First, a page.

Could there be an interplay between the positive symptoms that
schizophrenia patients experience and their emotions? A new inquiry conducted
in England suggests that there is.
It was headed by Ben Smith, Ph.D., a clinical research fellow at University
College London. Results appeared in the September Schizophrenia
One hundred individuals with schizophrenia, schizoaffective disorder, or
delusional disorder who had suffered a recent relapse of their psychosis
agreed to participate in a clinical trial designed to help them prevent more
relapses. But before they entered the trial, the researchers assessed the
subjects for specific positive symptoms such as auditory hallucinations,
persecutory delusions, and grandiose delusions. Fifty-seven percent reported
experiencing auditory hallucinations, 55 percent persecutory delusions, and 17
percent grandiose delusions.
Subjects were then assessed for levels of self-esteem, depression, and
negative views they held about themselves and others. Examples of negative
beliefs about oneself were "I am unloved," "I am
worthless," and "I am weak." Examples of negative beliefs
about others were "Other people are hostile," "Other people
are unforgiving," and "Other people are nasty." Finally the
researchers attempted to see whether there were associations between subjects'
specific positive symptoms and their scores for self-esteem, depression, and
Persecutory delusions were found to be linked, to a highly significant
degree, with depression, low self-esteem, and negative views of self. This was
something that the researchers had expected. However, the link between
persecutory delusions and negative beliefs about others, while significant,
was weaker than the scientists had expected.
Auditory hallucinations were also found to be strongly linked with
depression and low self-esteem, as the researchers had predicted, but were not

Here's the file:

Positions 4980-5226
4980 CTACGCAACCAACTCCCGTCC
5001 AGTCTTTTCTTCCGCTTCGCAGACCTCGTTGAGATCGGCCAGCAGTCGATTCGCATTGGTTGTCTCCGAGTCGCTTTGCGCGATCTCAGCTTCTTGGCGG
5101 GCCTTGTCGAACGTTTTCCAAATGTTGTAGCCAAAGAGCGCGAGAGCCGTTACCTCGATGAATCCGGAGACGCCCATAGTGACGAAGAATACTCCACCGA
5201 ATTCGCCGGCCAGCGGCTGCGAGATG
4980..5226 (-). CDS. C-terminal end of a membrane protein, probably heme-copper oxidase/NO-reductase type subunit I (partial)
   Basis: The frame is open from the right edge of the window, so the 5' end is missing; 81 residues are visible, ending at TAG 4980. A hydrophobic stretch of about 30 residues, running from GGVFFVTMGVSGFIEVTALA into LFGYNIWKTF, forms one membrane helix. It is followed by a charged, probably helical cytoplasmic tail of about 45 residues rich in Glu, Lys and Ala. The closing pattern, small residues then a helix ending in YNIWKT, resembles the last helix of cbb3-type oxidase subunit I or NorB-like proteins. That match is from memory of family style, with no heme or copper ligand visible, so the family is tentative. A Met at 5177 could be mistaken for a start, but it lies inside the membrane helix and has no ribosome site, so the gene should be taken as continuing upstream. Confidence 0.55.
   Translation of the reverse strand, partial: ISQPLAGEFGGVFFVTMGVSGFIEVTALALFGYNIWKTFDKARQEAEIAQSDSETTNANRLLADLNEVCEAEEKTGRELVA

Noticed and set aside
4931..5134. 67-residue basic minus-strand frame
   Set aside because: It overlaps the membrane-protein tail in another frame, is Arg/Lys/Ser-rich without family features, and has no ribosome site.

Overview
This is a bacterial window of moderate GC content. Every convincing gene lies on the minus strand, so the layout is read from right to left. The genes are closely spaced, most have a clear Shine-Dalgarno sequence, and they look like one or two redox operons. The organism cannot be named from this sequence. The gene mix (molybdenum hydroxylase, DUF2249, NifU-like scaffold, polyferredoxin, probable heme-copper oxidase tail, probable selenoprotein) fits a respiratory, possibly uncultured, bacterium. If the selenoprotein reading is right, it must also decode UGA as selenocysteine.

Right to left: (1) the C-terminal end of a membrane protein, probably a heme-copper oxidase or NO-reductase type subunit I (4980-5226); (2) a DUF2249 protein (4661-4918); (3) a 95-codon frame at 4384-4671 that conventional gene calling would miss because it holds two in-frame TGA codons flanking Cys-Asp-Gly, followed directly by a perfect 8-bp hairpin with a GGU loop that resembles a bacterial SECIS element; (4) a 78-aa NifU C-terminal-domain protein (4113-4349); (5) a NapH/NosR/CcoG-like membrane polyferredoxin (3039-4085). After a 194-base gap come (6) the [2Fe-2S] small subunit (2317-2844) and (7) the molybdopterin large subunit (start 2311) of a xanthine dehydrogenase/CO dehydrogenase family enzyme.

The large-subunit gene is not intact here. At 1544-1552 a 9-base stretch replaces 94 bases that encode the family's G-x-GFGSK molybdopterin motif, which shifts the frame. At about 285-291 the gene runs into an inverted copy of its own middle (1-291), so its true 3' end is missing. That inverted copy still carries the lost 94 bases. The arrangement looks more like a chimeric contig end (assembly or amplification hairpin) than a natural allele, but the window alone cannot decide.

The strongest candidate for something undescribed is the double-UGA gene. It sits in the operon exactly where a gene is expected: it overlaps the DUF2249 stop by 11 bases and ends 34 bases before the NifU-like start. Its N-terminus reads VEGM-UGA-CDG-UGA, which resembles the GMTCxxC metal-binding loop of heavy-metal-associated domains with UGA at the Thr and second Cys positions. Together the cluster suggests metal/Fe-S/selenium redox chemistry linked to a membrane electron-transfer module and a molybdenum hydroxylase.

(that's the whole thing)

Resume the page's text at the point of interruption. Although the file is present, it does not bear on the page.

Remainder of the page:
significantly associated with negative beliefs about either oneself or
As for grandiose delusions, they were inversely and significantly
associated with depression, low self-esteem, and negative beliefs about self,
yet to the scientists' surprise, they were not associated with negative
beliefs about others.
"This is a very interesting report," Ralph Hoffman, M.D., a
professor of psychiatry at Yale University and an authority on auditory
hallucinations, told Psychiatric News. "Our own research
involving patients with auditory hallucinations appears to confirm findings
reported here. For instance, anxiety, depression, or fearfulness often appear
to worsen the frequency and severity of these hallucinations, as well as bias
verbal content to match these emotions... .A patient in a depressed state is
more likely to hear a voice stating that he is no good or that he ought to be
Because of the cross-sectional nature of the study, it was impossible to
determine whether the emotions under scrutiny contributed to auditory
hallucinations and delusions or resulted from them, Smith acknowledged.
However, he suspects that both situations are possible, setting a vicious
cycle into motion. And Hoffman agreed. In a follow-up longitudinal study,
Smith and his colleagues will try to untangle the cause-and-effect
interactions between these emotions and hallucinations and delusions.
Smith and his group are also attempting to see if cognitive-behavioral
therapy can temper schizophrenia subjects' depression and negative views and
increase their self-esteem and if these emotional changes in turn can dampen
their auditory hallucinations and persecutory delusions.
The study was funded by the Wellcome Trust.
An abstract of "Emotion and Psychosis: Links Between
Depression, Self-Esteem, Negative Schematic Beliefs and Delusions and
Hallucinations" can be accessed at<www.sciencedirect.com>
by clicking on "S" and then "Schizophrenia